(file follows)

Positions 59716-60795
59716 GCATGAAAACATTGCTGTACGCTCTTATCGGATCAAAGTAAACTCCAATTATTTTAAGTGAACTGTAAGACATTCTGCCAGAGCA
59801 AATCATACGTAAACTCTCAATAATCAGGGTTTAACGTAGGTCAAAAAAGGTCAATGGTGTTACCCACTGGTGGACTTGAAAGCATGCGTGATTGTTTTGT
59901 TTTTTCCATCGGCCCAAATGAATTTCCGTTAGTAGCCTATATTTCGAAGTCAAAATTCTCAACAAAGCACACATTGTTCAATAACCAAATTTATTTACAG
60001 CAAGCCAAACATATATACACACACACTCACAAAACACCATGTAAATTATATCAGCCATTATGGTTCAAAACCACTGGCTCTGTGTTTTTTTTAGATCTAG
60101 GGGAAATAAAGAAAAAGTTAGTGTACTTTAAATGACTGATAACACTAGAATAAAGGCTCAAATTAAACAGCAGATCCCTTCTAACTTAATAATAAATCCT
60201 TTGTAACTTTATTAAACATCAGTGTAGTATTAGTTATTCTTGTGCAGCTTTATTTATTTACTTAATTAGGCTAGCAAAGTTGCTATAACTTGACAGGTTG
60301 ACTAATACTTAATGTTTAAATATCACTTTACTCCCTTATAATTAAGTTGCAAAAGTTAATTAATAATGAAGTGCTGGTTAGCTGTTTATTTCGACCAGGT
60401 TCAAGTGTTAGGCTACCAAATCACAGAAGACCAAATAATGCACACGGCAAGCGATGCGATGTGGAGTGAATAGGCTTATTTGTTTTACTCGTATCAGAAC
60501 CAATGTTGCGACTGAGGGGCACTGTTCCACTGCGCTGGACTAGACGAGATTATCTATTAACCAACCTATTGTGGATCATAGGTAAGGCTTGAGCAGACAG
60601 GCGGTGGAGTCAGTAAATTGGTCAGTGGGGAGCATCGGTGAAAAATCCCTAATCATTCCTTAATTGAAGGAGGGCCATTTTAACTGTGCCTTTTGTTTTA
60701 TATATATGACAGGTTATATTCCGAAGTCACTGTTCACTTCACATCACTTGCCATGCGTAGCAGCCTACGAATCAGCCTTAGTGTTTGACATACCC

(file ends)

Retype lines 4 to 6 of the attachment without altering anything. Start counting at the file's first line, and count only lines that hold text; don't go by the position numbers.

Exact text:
59901 TTTTTCCATCGGCCCAAATGAATTTCCGTTAGTAGCCTATATTTCGAAGTCAAAATTCTCAACAAAGCACACATTGTTCAATAACCAAATTTATTTACAG
60001 CAAGCCAAACATATATACACACACACTCACAAAACACCATGTAAATTATATCAGCCATTATGGTTCAAAACCACTGGCTCTGTGTTTTTTTTAGATCTAG
60101 GGGAAATAAAGAAAAAGTTAGTGTACTTTAAATGACTGATAACACTAGAATAAAGGCTCAAATTAAACAGCAGATCCCTTCTAACTTAATAATAAATCCT